Environmentalists could undermine shale-gas plans, Alberta cabinet documents suggest

EDMONTON — Leaked Alberta cabinet documents suggest the province is worried environmental groups will undermine public support for shale gas development by spreading "misinformation" about health and environmental effects of chemical fracking.

The records show the Canadian Association of Petroleum Producers or CAPP has offered to work with the government to "enhance" public relations efforts. CAPP, a powerful industry lobby group, is the only non-governmental organization that will be consulted during inter-governmental talks.

"Shale gas environmental concerns in the media ... are potentially problematic for energy development and environmental management in Alberta," an Aug. 3 briefing note says. "Several initiatives are underway by different groups within government and industry ... to address emerging issues and public interest concerns."

The documents were leaked to the NDP on Thursday, one week after federal documents obtained under access to information laws revealed CAPP helped organize the Alberta government's public relations strategy to polish the image of the oilsands.

A draft project outline attached to the briefing note elaborates on government concerns, saying the public is being exposed to a "mixed package" of information and may not be able to come to an informed decision.

"Environmental non-government organization are supporting an ill-informed campaign on hydraulic fracturing and water-related issues in British Columbia and this is expected to grow as shale gas development expands into Alberta and Saskatchewan," the outline says.

"The New West Partnership lacks a cohesive inter-governmental and inter-agency strategy to address growing public concern in the rapid expansion of shale gas development."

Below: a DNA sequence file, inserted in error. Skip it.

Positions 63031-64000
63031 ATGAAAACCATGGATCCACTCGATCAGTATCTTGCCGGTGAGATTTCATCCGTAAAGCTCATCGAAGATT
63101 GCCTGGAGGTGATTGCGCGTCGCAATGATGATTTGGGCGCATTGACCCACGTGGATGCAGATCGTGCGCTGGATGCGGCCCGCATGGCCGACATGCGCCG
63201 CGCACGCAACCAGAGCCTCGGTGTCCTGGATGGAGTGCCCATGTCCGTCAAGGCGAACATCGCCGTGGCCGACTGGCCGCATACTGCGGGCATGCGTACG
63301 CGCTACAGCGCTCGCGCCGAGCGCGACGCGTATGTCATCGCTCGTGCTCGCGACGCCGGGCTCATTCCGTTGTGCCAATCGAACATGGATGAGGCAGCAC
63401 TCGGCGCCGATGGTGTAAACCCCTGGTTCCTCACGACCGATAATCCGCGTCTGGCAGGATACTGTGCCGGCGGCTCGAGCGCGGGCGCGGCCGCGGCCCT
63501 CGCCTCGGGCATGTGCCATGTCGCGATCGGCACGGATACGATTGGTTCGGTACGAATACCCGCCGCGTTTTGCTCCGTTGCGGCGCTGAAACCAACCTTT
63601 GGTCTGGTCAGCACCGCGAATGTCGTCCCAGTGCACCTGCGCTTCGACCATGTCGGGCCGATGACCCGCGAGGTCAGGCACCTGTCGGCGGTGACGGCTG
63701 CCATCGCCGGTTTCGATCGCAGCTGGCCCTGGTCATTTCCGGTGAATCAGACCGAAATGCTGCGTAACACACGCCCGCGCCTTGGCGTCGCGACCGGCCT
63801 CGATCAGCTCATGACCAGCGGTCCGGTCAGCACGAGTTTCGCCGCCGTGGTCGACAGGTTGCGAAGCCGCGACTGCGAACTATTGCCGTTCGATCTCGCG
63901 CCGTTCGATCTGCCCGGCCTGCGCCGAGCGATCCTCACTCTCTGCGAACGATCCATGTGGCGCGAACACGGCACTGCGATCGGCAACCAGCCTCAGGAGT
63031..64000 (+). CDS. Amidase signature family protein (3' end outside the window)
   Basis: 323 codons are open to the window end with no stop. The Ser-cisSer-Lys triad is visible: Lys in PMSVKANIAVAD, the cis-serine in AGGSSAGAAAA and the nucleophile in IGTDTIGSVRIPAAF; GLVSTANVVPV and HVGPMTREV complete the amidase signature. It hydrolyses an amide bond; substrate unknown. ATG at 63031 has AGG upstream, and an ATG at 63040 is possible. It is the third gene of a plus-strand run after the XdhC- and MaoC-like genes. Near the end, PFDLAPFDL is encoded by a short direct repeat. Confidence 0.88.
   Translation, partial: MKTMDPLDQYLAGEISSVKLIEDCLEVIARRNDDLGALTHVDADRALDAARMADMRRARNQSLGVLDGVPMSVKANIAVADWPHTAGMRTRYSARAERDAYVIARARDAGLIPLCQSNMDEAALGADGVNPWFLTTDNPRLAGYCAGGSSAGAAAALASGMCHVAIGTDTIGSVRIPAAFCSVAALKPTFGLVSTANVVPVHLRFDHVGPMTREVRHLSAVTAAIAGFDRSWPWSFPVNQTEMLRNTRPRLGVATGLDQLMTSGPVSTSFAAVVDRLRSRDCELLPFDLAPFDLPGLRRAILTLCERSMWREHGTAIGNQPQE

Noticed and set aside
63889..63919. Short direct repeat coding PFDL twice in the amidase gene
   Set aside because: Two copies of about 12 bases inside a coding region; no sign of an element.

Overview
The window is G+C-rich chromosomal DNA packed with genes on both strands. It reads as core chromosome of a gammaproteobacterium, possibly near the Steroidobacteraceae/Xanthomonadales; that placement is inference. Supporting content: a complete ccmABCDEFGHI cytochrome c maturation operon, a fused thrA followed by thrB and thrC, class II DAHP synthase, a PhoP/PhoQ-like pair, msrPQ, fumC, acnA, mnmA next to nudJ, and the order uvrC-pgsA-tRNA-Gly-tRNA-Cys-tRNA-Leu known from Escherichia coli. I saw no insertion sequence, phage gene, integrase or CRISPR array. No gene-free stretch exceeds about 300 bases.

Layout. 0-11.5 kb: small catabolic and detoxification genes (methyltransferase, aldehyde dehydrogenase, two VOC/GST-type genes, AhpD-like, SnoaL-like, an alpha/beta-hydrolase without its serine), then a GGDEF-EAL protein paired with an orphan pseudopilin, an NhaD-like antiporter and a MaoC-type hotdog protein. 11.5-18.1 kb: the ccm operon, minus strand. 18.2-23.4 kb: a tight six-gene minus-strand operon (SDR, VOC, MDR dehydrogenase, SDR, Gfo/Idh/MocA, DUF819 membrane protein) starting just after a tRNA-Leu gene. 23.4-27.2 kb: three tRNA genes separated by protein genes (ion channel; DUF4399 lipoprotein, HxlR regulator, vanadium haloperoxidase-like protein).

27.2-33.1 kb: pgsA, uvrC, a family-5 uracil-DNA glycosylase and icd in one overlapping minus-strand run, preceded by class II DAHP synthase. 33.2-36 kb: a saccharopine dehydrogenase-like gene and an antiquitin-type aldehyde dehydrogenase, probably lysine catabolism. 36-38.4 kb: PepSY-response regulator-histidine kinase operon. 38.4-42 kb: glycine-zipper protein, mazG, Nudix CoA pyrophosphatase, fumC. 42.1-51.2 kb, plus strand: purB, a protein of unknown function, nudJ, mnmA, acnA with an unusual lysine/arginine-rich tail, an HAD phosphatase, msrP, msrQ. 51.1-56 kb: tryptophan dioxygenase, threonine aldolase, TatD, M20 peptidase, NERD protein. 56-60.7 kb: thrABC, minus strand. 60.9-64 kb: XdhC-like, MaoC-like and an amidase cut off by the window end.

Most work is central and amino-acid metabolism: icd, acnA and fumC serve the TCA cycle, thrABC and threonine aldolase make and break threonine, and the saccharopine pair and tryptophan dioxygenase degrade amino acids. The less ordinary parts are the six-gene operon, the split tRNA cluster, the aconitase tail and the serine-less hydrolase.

NDP environment critic Rachel Notley called on the government to launch an independent investigation into the safety of hydraulic fracking.

"The Conservative government has already made its decision around the safety and the pros and cons of hydraulic fracturing of shale gas," Notley said.

"Having made that decision, they are now proceeding to simply find ways to enable industry to access it as quickly as possible."

She said the documents show the government was"colluding" with other government and industry to manipulate public opinion.

"The Conservative government is working behind closed doors with industry without any kind of public participation," she added.

The briefing note was prepared by environmental policy officials and says "the Ministry of Energy is seeking the support of Alberta Environment for this project."

Energy department spokesman Jay O'Neill said the project outline is a draft document and has not been formally adopted by Alberta. "There were still changes being made to it as late as last week," O'Neill said of the document.

The government has not decided whether to collaborate with CAPP regarding public relations, he said, and he is unaware of any plans to conduct and independent or scientific review of fracking safety.

The leaked document also prompted the Alberta Federation of Labour to call on Alberta's lobbyist registrar to investigate the possibility that CAPP has failed to register to lobby the government on shale gas messaging.

"None of the individuals lobbying the government on behalf of CAPP are registered as CAPP lobbyists," the letter says.

Hydraulic fracturing, known as fracking, shoots a mix of water, chemicals and sand deep into the earth to break up shale rock and releases oil or natural gas.

The practice is controversial, as critics fear the chemicals will leak into the water supply.

In May, Duke University published the first peer-reviewed scientific study linking fracking activity with drinking water that has become so contaminated it can be lit on fire.

Jessica Ernst, an Albertan from Rosebud, has long claimed her water can be lit on fire due to fire due to fracking activity nearby.

Earlier this month the New York Times published a story revealing that the U.S. Environmental Protection Agency found drinking water contaminated by fracking as far back as 1987.

Edmonton Journal, Thurs Aug 18 2011
Byline: Karen Kleiss

Be the first to comment

Please check your e-mail for a link to activate your account.